In addition to Mahay, there were 26 former Cats in Triple-A toiling for their chance to reap those kinds of riches. Among them is the standard-bearer of the Rock Cats’ All-Name team, right-handed hurler Boof Bonser. Boof, 12-9 with a 4.37 ERA for the 2004 Cats, bounced around the bigs for a few years and hopes to make it back with the Mets.

For you Red Sox fans who say they won’t come to the games because they aren’t interested in the Twins, Matt Fox is pitching for Triple-A Pawtucket after going 9-9 with a 3.58 ERA in 28 games for the 2009 Cats. If one of the Sox starters should be incapacitated, a former Rock Cat could possibly hold Boston’s playoff aspirations in his right hand.

Hey, stranger things have happened.

Tuesday, May 3, 2011


New Britain Rock Cats outfielder/second baseman Yangervis Solarte has been named the Eastern League Player of the Week for the period from April 25 through May 1, the league announced Tuesday.

The switch-hitting Solarte, 23, batted .448 (13-for-29) with five doubles, two home runs, nine RBI and an .828 slugging percentage in seven games last week.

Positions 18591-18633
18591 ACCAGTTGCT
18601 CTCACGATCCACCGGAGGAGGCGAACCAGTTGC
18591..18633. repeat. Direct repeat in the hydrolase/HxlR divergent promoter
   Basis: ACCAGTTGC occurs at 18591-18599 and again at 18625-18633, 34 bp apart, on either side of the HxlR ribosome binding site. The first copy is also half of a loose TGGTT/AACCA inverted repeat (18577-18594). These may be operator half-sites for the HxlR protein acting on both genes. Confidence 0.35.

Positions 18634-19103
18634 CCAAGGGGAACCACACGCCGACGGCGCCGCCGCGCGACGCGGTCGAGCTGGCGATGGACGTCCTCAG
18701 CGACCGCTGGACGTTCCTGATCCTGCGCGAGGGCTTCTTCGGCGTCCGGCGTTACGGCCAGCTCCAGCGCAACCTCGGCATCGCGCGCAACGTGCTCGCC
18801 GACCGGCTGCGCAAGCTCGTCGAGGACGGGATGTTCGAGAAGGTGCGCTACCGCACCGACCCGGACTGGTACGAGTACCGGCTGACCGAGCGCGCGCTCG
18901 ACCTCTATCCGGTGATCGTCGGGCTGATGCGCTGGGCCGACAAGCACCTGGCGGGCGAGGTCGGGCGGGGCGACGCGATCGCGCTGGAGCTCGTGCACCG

He began the week by going 3-for-5 with a homer in a 9-2 New Britain win against the New Hampshire Fisher Cats. He went on to get at least one hit in each of the seven games and currently has a nine-game hitting streak.

Through the week, Solarte led all EL hitters in batting, runs, RBI, and total base (24), and was tied for first in hits with 13. He is tied for the EL lead in hits (31) and extra-base hits (14) for the season. The native of Valencia, Venezuela, ranks second in batting (.373) and total bases (50), and is tied for second with 11 doubles.

Last season, Solarte hit a combined .301 in 77 games between advanced Class A Fort Myers and New Britain. He began the season in the Florida State League, where he batted .330 in the first 24 games and earned a May 12 promotion to Double-A.

He was placed on the disabled list with a knee injury June 21. He was reactivated August 10 and finished the season with Fort Myers. He ended the season with an eight-game hitting streak and was third on the team in batting (.320 in 45 games).

Solarte entered the season a lifetime .270 hitter in five professional seasons.

The last player of the week for the rock Cats was last July when 1B/OF Chris Parmelee earned the recognition.

The parent Minnesota Twins signed Solarte as a non-drafted free agent on June 16, 2005.